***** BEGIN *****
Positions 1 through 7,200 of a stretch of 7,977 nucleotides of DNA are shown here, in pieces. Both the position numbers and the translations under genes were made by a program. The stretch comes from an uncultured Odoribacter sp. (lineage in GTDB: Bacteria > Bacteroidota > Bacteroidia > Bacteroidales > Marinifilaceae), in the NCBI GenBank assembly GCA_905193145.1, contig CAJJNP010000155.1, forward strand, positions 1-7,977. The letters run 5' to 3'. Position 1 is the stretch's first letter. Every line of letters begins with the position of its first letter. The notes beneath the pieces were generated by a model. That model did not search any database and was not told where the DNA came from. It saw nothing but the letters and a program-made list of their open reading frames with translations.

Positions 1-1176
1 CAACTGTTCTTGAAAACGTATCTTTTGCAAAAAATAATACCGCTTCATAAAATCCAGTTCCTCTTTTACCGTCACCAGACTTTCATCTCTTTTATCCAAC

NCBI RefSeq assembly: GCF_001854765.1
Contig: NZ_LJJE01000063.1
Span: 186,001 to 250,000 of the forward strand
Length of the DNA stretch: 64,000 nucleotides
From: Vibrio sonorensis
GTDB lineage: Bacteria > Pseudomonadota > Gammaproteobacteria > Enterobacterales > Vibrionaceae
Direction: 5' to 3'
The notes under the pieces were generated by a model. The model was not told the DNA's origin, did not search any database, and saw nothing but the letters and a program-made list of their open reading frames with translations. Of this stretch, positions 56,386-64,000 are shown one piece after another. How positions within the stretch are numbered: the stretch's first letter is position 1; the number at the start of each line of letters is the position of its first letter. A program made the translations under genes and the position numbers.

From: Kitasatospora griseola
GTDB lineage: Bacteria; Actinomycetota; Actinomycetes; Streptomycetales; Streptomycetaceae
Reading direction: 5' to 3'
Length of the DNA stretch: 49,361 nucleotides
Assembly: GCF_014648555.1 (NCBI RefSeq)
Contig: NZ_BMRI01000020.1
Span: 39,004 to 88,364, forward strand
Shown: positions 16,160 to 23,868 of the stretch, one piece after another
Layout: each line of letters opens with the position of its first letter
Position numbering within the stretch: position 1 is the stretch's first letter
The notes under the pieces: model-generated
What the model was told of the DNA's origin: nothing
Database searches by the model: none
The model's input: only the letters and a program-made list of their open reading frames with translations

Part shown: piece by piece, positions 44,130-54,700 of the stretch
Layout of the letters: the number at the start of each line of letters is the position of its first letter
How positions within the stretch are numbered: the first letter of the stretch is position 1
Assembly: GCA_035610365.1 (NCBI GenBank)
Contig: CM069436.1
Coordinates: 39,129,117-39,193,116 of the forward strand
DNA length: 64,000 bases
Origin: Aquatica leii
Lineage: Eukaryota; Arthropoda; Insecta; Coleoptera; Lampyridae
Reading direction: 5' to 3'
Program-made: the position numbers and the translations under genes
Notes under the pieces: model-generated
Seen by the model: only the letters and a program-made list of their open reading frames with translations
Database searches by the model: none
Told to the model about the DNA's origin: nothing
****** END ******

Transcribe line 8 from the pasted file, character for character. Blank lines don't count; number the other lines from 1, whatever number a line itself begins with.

From: Vibrio sonorensis